Chicago’s Really-Forgotten Pro Football Team

NFL opening day!  You may have heard about Chicago’s forgotten pro football team, the Cardinals.  But let’s go back seventy years, and talk about the city’s really forgotten team.

Arch Ward

Arch Ward

The year was 1946. World War II had ended, and golden times were ahead.  Though baseball was still the national pastime, football was the up-and-coming sport. Chicago Tribune sports editor Arch Ward was convinced there was room for a second pro league to challenge the existing National Football League.  He eventually found enough interested entrepreneurs to launch a new eight-team league called the All American Football Conference.

The Chicago franchise in the new league was awarded to Jack Keeshin, a trucking executive who’d failed in a bid to buy the White Sox. The city already had two NFL teams, the Bears and the Cardinals.  But the Cardinals were underfinanced, and had been forced to merge with the Pittsburgh Steelers during the war.  Keeshin thought he could drive them out of town.  He called his new team the Rockets.

Chicago Rockets Program

Chicago Rockets Program

Naturally, Ward’s Tribune gave the AAFC wide publicity.  Stories were leaked that the Rockets would sign Sid Luckman and other Bears stars.  The team announced it would play in Soldier Field, which wasn’t being used for much of anything in 1946 and had 100,000 seats to accommodate the expected crowds.

Then things began to go wrong for the Rockets. In a pre-season practice rookie halfback Bill McArthur fractured his leg.  Complications developed, and the leg had to be amputated.  Meanwhile, most of the top-level players preferred to stick with the NFL.  The Rockets were unable to recruit Luckman or any other big names.

The Rockets opened at home against the Cleveland Browns on September 13 and lost, 20-6. After a tie the next week, the team ran off two straight wins, before descending into mediocrity.  The season ended with the Chicago Rockets at the bottom of the AAFC Western Division, with a record of 5-6-3.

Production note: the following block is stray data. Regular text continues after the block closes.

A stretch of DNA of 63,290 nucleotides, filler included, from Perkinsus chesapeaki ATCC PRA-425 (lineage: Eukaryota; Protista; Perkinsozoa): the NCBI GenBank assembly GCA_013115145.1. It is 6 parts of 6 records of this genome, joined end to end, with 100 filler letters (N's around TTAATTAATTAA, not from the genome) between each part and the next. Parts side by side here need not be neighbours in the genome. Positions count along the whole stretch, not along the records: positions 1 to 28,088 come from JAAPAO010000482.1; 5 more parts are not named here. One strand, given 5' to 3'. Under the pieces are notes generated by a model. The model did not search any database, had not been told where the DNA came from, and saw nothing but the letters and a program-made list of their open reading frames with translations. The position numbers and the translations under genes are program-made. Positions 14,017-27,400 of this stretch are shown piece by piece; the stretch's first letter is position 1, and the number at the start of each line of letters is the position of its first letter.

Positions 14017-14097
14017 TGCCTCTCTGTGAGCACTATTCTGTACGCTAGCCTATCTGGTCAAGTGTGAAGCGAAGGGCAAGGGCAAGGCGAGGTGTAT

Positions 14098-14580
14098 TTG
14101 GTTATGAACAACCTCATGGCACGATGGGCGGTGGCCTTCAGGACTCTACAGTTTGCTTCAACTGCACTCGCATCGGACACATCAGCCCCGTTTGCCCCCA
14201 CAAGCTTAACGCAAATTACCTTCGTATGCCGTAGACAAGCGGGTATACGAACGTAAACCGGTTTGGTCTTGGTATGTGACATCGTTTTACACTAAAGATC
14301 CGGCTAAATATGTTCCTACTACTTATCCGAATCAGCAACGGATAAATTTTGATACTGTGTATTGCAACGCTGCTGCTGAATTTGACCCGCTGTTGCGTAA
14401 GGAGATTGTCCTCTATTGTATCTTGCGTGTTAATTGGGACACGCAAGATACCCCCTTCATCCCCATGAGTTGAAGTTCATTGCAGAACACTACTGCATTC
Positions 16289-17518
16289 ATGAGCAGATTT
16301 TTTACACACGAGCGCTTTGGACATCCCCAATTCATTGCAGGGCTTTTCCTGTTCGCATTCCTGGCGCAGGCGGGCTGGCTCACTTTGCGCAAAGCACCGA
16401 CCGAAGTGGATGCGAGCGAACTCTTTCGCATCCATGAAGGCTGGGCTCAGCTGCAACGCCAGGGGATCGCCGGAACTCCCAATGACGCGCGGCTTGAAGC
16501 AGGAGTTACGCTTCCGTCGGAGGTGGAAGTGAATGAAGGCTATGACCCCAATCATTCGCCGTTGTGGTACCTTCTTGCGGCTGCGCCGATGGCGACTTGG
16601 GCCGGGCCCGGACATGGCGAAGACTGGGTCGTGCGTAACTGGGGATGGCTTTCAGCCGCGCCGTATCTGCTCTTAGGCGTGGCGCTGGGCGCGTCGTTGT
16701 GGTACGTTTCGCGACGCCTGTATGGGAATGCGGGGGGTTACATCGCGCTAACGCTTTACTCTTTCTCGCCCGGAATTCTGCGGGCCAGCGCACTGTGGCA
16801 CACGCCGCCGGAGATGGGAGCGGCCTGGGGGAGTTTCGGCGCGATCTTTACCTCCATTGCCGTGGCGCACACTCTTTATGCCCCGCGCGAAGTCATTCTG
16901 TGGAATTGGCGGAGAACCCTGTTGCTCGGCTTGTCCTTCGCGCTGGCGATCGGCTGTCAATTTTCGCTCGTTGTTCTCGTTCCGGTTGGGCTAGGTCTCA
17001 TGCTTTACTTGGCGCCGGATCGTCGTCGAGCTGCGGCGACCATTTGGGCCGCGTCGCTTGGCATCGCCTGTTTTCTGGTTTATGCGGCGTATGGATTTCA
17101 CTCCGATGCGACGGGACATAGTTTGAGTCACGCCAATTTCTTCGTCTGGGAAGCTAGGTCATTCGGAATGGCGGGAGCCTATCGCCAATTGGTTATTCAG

Trying to find a winning formula, Jack Keeshin had gone through five head coaches. At the end of the season he bailed.  AAFC commissioner Jim Crowley stepped down and took over as head of the new ownership.

Crazylegs Hirsch, in better days in L.A.

Crazylegs Hirsch in L.A.

The 1947 Rockets were even worse than the previous season. They lost their first ten games, eked out a victory, then dropped three more for a 1-13 record and another basement finish.  Meanwhile, across town, the Cardinals won the NFL championship.  Even if the Rockets had fielded a super-team, they wouldn’t be driving out the Cardinals any time soon.

The Rockets continued their losing ways in 1948, with another 1-13 record and their customary spot at the bottom of the standings. On September 26, halfback Elroy “Crazylegs” Hirsch was kicked in the head during a game, putting him out of action with a fractured skull.  Hirsch was the team’s one marquee player.  With Crazylegs gone, there was little reason left for fans to freeze at Soldier Field while watching the Rockets lose.

For 1949, the team changed its name to the Chicago Hornets. Legendary NFL coach Ray Flaherty was hired.  The team’s record improved to 4-8, but still landed in last place for the fourth straight year.  After the season was over, the NFL and AAFC finally ended their war, and the Chicago Hornets (aka Rockets) disbanded.



3 Responses to “Chicago’s Really-Forgotten Pro Football Team”

  1. 1 JKC September 11, 2016 at 5:32 pm

    Arch Ward lived at 5848 N Washtenaw, next door to my grandparents. The Halas family lived a few blocks away at 5510 N Campbell. Interesting that Ward would be a force behind a new pro football league, since he knew the Halases both professionally and socially. Also interesting that the sports editor of the Tribune felt free not just to report the news but also to create the news.

    • 2 J.R. Schmidt September 12, 2016 at 4:49 pm

      Arch Ward organized the 1944 meeting in St. Louis, at which the AAFC was founded. He was also responsible for the Baseball All-Star Game, the College-Pro All-Star Football Game, the All-Star Bowling Tournament, among other things. And don’t forget, when Ward was the Tribune sports editor, Colonel Robert McCormick was the publisher. The Colonel wasn’t always non-partisan in reporting the news—but at least he admitted it.

  2. 3 Bob Heck June 10, 2017 at 3:37 pm

    Crazy Legs fractured skull would qualify his desendents for the class action concussion payout

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